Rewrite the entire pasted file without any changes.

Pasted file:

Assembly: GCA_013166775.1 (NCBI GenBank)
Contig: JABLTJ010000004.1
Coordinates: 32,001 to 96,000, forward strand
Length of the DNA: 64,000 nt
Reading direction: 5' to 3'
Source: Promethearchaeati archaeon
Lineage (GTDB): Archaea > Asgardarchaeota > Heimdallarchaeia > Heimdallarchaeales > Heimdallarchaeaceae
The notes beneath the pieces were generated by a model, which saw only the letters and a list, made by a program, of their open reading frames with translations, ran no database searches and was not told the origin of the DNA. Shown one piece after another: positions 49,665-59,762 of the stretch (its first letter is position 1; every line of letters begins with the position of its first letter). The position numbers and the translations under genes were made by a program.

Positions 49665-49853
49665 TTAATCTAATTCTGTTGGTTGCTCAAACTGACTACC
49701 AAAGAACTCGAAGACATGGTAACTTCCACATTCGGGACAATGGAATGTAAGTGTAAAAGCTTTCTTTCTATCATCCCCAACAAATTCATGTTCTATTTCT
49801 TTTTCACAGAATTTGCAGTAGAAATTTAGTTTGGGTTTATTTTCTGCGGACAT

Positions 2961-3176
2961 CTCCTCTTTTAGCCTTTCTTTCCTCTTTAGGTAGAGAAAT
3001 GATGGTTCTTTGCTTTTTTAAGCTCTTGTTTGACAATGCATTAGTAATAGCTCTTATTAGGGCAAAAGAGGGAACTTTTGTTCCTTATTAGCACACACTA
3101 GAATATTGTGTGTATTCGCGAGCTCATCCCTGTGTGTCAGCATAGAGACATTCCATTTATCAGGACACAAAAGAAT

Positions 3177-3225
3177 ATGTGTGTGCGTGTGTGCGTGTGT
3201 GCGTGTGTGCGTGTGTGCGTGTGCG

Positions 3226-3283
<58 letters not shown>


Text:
Assembly: GCA_013166775.1 (NCBI GenBank)
Contig: JABLTJ010000004.1
Coordinates: 32,001 to 96,000, forward strand
Length of the DNA: 64,000 nt
Reading direction: 5' to 3'
Source: Promethearchaeati archaeon
Lineage (GTDB): Archaea > Asgardarchaeota > Heimdallarchaeia > Heimdallarchaeales > Heimdallarchaeaceae
The notes beneath the pieces were generated by a model, which saw only the letters and a list, made by a program, of their open reading frames with translations, ran no database searches and was not told the origin of the DNA. Shown one piece after another: positions 49,665-59,762 of the stretch (its first letter is position 1; every line of letters begins with the position of its first letter). The position numbers and the translations under genes were made by a program.

Positions 49665-49853
49665 TTAATCTAATTCTGTTGGTTGCTCAAACTGACTACC
49701 AAAGAACTCGAAGACATGGTAACTTCCACATTCGGGACAATGGAATGTAAGTGTAAAAGCTTTCTTTCTATCATCCCCAACAAATTCATGTTCTATTTCT
49801 TTTTCACAGAATTTGCAGTAGAAATTTAGTTTGGGTTTATTTTCTGCGGACAT

Positions 2961-3176
2961 CTCCTCTTTTAGCCTTTCTTTCCTCTTTAGGTAGAGAAAT
3001 GATGGTTCTTTGCTTTTTTAAGCTCTTGTTTGACAATGCATTAGTAATAGCTCTTATTAGGGCAAAAGAGGGAACTTTTGTTCCTTATTAGCACACACTA
3101 GAATATTGTGTGTATTCGCGAGCTCATCCCTGTGTGTCAGCATAGAGACATTCCATTTATCAGGACACAAAAGAAT

Positions 3177-3225
3177 ATGTGTGTGCGTGTGTGCGTGTGT
3201 GCGTGTGTGCGTGTGTGCGTGTGCG

Positions 3226-3283
<58 letters not shown>